« Reply #21 on: December 05, 2017, 09:47:24 PM »
That definitely makes sense for a hobby that's depending on at least a tiny bit of light. I recently bought a large pack of Fomapan 100, realised how stupid the "ISO 100" part is in dark winter times, found myself looking for reports about the pushability of that film and realised that I was even more stupid to buy a film that can't even be pushed to 400 properly.
You definitely need a tripod...
100 ISO film when overexposed and underdeveloped can record incredibly contrasty scenes...
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MiguelCampano

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Re: Changing Film Usage
« Reply #22 on: December 05, 2017, 10:05:01 PM »
I came close to a purchase of slide film today to get me back out there.  B&H is having a sale on Provia but only 35mm 5-packs.  I want to try developing slides but I'm on a medium format trend right now. Maybe a sale on the expensive medium format version will come soon?   ;D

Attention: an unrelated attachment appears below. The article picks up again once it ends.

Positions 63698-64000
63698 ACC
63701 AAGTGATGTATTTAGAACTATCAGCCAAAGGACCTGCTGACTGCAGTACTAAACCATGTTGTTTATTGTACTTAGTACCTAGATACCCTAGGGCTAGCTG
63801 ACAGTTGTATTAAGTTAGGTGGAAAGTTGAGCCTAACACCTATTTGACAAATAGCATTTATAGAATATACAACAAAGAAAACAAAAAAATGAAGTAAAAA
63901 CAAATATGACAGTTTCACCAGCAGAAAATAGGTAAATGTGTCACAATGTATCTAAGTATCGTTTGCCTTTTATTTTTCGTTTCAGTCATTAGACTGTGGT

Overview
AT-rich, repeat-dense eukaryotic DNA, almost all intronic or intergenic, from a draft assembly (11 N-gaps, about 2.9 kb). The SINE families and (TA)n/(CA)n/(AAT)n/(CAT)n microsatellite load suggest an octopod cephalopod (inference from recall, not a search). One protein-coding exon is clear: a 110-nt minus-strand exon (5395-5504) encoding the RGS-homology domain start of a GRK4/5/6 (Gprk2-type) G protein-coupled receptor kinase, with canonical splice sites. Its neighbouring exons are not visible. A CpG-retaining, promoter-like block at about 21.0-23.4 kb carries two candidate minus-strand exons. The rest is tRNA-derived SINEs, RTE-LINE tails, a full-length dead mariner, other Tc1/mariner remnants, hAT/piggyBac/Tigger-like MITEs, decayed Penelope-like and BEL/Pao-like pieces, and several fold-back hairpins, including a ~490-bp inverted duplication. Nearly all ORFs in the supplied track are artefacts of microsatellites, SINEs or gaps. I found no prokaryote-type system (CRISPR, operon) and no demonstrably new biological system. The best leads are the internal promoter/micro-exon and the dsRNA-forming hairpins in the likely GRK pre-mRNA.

It looks very tempting, indeed.

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Re: Changing Film Usage
« Reply #23 on: December 05, 2017, 11:33:21 PM »
I've sort of fallen out of love with 35mm in many ways - I can't really explain why, I just have. 
....
Is anyone else feeling that they're at a bit of a watershed when it comes to how (and how much) they're using film?
I've told myself I'm giving up 35mm many times and sometimes have even announced it to the world via my blog - and yet I seem to have more 35mm cameras than ever, with three loaded with film at the moment. One thing that stops me from selling them is that almost none of them are in full working order - non-working meters are common - so that limits the resale value and it's hardly worth the effort to sell them.